Imagine if the Grand Canyon were underground—that should give you an idea of what to expect when you enter the Škocjanske Jame (Škocjan Caves). Lonely Planet listed them as one of the top 10 attractions in Eastern Europe. They’re also on the UNESCO World Heritage list and get 100,000 visitors a year.
They live up to their reputation by being one of the largest underground canyons in the world with the Reka river still carving through it. At 60 meters wide and 140 meters deep, this canyon is a fraction of the Grand Canyon’s size, but the fact that it’s all underground makes it feel bigger.
When you cross the canyon via the narrow Hanke Canal Bridge, you’ll see the roaring river far below. You suddenly realize that you could fit a massive 45-story skyscraper in this subterranean world.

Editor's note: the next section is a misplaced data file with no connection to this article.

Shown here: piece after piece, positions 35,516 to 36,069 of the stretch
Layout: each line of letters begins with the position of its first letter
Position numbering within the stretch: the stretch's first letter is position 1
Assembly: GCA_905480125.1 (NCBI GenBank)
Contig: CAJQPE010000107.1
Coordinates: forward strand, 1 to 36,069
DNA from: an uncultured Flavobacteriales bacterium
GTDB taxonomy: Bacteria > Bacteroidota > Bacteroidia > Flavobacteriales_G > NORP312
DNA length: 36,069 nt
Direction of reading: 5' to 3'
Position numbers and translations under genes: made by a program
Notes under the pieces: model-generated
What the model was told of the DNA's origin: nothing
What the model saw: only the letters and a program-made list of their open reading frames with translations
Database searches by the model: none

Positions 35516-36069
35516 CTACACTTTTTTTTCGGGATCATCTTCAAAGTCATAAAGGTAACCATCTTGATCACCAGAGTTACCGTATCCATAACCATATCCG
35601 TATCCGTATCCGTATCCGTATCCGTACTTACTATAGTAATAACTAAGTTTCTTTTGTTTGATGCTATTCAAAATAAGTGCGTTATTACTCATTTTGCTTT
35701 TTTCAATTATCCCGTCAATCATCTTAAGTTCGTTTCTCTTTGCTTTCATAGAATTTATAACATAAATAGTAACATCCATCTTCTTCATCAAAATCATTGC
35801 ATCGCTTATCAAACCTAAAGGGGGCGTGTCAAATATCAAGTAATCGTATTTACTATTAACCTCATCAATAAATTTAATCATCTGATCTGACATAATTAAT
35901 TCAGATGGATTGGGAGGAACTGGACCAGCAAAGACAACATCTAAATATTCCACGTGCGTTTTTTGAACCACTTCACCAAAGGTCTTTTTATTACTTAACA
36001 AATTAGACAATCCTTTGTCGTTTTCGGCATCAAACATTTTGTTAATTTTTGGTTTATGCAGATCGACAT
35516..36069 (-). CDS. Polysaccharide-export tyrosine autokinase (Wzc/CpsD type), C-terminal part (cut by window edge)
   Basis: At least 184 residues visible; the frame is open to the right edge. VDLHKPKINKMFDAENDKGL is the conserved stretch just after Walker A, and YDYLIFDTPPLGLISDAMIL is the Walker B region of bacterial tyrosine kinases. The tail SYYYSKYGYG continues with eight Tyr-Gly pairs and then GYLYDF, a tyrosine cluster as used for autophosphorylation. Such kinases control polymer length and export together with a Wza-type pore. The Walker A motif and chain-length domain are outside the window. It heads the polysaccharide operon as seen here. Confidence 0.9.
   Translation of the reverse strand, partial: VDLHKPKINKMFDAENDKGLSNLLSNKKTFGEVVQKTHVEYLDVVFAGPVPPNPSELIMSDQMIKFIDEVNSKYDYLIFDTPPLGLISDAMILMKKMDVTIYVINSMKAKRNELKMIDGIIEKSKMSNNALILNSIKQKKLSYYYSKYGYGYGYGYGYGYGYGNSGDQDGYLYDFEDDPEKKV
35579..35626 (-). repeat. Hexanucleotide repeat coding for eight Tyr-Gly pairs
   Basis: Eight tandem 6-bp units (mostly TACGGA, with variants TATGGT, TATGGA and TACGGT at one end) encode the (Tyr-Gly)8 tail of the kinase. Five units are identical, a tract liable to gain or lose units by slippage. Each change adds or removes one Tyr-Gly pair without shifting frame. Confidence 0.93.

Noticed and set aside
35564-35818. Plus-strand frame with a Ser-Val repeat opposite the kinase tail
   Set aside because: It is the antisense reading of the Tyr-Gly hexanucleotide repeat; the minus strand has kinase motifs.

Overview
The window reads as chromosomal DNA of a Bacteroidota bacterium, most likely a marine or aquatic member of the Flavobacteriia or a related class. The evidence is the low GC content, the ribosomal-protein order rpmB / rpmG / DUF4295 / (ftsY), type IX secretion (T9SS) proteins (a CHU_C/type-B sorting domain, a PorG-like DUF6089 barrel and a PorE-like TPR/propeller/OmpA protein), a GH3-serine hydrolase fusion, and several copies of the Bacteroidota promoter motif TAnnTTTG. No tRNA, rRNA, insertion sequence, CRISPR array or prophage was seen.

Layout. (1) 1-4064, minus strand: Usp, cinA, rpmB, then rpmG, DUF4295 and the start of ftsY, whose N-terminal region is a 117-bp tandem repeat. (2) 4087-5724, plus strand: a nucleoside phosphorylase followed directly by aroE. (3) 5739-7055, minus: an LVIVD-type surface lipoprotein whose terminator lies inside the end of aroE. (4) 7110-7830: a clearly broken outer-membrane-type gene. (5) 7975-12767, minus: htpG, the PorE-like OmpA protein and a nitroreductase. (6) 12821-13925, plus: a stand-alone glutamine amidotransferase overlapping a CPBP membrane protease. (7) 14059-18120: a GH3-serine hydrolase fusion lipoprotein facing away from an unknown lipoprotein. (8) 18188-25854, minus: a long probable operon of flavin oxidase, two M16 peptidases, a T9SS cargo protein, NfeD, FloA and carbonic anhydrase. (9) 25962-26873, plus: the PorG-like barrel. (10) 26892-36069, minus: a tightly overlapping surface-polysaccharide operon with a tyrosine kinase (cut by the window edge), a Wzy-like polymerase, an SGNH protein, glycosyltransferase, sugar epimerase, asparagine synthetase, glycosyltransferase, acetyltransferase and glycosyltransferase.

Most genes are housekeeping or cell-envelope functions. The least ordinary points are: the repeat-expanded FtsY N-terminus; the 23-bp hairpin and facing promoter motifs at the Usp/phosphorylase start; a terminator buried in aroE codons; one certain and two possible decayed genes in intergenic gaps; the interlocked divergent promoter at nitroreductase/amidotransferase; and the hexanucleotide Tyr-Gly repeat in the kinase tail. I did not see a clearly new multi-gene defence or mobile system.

The Škocjan underworld is so enormous that a unique ecosystem has evolved here—it’s home to strange blind creatures that have never seen sunlight. The most bizarre one is the proteus.
Slovenians informally call it the človeška ribica (human fish). This alien vertebrate is as long as your forearm, has a long tail for swimming, gills, four legs, pigment-free skin, a highly sensitive nose, a sensor for detecting weak electrical fields in the water, and a pair of atrophied lungs and eyes that don’t really work.
They’re a weird amphibian that lives almost exclusively in water. Their life cycle is mystifying: they live almost as long as humans, they become sexually mature as teenagers, they have never been seen reproducing in the wild, their babies hatch out of eggs, and they can live up to 10 years without food. It’s one of the most hidden creatures in the Hidden Europe.